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1  KNITTING / Knitting: Completed Projects / Re: Peacock Feathers on: August 21, 2007 07:38:11 AM
I bought the pattern 2 years ago, and still really want to make it - just have to find the perfect yarn...

Yours is lovely!!!
2  CLOTHING / Clothing: Discussion and Questions / Re: Does Anyone MAKE Patterns? on: August 19, 2007 09:43:06 AM
I thought that dress looked familiar, and realized it was very similar to the pattern I used for my wedding dress!! (I altered it though, so my version looks different.)  I just looked, and sadly, it's out of print.  You may be lucky with eBay or something though (you might even ask Simplicity if they have any back copies).  You'd have to drop the waist, but pretty much everything else is there (note that the dress on the model is too big - I can't remember how big the pattern runs):


It was Simplicity 9125 - I included the picture because they've used that number several times in the past with different patterns!
3  SEWING IN GENERAL / Sewing Machines: Discussion and Questions / Re: Sewing Machine Tension HELP! on: August 19, 2007 09:27:52 AM
You can try pounding the middle layers (you wouldn't want to crush the pile on the top one) with a hammer or clapper to make the layers thinner.  I'm not surprised that it's having trouble with 8 layers of corduroy - the 18 layers of muslin was a bit surprising though - I guess it would depend on how densely woven the muslin was.

This may be the wrong thing to do, but have you tried using a slightly finer needle?  Something that you'd use for 2 layers of corduroy?  You'll have a greater chance of breaking the needle, but my thought was that it would have an easier time driving through the fabric (as long as it doesn't bend!).
4  CLOTHING / Clothing: Completed Projects: General / Re: My over-ambitious introduction to the sewing world! (pictureful!) on: August 13, 2007 10:14:09 AM
As someone who uses other clothes as raw materials all the time - it's soooo easy when you get actual fabric yardage!!  Except for finding the space to lay it out Wink.

Congrats!  It's a great top, and even more great that the sewing bug got you!!
5  CLOTHING / Clothing: Discussion and Questions / Re: sewing with jersey knit on: July 30, 2007 08:59:02 AM
It was using pre-made woven bias tape that was called for on my vogue dress and I really didn't like how it turned out - even with a heavy knit fabric, the bias tape was too stiff/thick/?? and the neckline was obvious and tended to behave badly.  Turning and topstitching, or using a cross-cut knit fabric looks much better - as long as you can control the stretch!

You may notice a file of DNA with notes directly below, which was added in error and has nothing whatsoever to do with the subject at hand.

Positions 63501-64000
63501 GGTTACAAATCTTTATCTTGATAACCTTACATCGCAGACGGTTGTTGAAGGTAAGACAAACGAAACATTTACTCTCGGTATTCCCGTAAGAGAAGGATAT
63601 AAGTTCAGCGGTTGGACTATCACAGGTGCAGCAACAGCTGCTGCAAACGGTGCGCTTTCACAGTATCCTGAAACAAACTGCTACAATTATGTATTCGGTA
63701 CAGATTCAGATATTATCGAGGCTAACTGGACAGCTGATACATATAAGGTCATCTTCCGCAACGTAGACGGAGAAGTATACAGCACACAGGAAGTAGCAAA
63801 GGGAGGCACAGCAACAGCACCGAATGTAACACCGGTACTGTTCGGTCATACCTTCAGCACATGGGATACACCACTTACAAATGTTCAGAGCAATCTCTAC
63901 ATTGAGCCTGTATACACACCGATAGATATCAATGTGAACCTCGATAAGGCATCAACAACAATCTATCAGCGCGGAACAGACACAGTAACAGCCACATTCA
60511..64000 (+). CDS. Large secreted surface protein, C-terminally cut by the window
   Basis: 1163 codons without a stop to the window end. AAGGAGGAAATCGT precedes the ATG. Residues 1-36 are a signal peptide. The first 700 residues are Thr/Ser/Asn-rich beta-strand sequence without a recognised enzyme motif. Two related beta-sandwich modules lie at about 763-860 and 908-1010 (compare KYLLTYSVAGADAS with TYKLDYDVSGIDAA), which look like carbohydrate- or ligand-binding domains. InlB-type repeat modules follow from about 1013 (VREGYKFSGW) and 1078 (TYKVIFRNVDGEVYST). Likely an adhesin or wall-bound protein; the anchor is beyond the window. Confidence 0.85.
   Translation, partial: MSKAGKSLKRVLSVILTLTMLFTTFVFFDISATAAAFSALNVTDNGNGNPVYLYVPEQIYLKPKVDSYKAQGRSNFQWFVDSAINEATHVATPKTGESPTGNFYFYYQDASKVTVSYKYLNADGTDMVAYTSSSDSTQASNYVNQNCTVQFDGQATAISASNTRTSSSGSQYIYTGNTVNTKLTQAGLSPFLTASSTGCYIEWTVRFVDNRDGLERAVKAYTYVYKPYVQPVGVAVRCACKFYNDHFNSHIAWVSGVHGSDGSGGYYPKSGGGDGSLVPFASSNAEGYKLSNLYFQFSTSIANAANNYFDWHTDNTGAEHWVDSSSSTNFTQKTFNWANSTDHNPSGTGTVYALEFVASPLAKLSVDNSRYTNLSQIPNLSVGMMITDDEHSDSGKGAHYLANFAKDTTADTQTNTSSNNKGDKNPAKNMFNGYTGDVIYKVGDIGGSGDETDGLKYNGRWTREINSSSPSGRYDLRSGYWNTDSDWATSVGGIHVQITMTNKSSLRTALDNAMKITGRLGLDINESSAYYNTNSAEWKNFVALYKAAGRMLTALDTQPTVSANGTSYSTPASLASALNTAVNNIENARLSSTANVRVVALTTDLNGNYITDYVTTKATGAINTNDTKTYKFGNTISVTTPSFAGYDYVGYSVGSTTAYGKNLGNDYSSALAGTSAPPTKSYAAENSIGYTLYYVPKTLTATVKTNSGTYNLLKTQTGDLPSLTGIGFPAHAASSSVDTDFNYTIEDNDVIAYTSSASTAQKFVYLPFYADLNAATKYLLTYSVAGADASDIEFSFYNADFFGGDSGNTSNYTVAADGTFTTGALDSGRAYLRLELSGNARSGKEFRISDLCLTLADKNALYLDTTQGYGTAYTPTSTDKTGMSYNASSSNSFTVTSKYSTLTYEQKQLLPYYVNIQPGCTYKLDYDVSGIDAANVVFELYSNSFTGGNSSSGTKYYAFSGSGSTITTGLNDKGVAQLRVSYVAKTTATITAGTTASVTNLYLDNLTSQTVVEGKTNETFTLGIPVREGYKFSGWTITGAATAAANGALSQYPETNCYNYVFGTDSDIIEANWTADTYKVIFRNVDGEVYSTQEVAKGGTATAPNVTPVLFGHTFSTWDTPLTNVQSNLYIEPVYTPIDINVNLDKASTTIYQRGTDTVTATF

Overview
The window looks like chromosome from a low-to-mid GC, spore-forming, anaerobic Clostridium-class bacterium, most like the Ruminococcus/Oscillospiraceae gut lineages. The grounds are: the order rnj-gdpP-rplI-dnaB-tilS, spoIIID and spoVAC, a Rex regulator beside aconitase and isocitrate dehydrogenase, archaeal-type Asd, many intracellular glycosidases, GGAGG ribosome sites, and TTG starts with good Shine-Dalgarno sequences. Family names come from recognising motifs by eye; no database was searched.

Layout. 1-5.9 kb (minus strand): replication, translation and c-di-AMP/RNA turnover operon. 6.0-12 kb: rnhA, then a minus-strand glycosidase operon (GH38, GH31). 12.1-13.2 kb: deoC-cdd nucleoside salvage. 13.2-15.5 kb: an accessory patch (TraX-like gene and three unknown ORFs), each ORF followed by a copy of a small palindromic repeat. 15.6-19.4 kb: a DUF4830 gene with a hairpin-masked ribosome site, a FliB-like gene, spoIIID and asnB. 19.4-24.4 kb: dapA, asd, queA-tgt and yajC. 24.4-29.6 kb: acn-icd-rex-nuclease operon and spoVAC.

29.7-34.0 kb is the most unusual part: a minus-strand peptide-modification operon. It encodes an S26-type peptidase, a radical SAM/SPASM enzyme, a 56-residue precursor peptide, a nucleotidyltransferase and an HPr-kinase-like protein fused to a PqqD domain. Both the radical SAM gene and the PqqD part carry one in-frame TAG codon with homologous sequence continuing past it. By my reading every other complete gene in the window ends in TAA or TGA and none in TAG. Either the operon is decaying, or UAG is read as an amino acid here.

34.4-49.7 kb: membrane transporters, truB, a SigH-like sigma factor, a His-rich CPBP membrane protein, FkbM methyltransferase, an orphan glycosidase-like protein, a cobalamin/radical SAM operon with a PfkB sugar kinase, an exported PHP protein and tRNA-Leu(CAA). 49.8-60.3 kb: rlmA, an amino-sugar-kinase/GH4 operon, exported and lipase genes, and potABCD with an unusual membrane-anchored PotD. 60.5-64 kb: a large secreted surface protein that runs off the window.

6  CLOTHING / Clothing: Completed Projects: General / Wrap skirt with tutorial on: July 27, 2007 09:28:20 AM


Conceived, drafted, and sewn by yours truely!! 

Since it's a pretty basic alteration from an a-line skirt, I thought I'd try to put together a tutorial while I was at it... (although bright blue does not show the sewing well - good for me, not so good for you!)

Step 1: find or draft a plain a-line skirt to fit you, lengthen/shorten as you wish

Note: the front piece is free to hang how it wants, which means the effective bottom hem circumference is bigger than a regular a-line skirt would be - don't make it too wide at the bottom!

Step 2: cut out one back on the fold, one front on the fold, and two front pieces NOT on the fold (basically cutting the front in half):


Cut out two straight pieces to bind the top and create the ties: 2" wide, one piece long enough to bind the waist of the front of the skirt, one long enough for the whole waist + length of ties (I did 80" for this one).

Step 3: sew all darts


Step 4: sew the cut-in-half front pieces to the back on the side seams, press the side seams TOWARDS THE FRONT.


Step 5: hem the bottoms of both the on-the-fold front piece, and the back-with-wrap piece you just finished

Step 6: using a double-hem (turn a small hem in, then turn again so that all the raw edges are hidden), hem the edges of the two pieces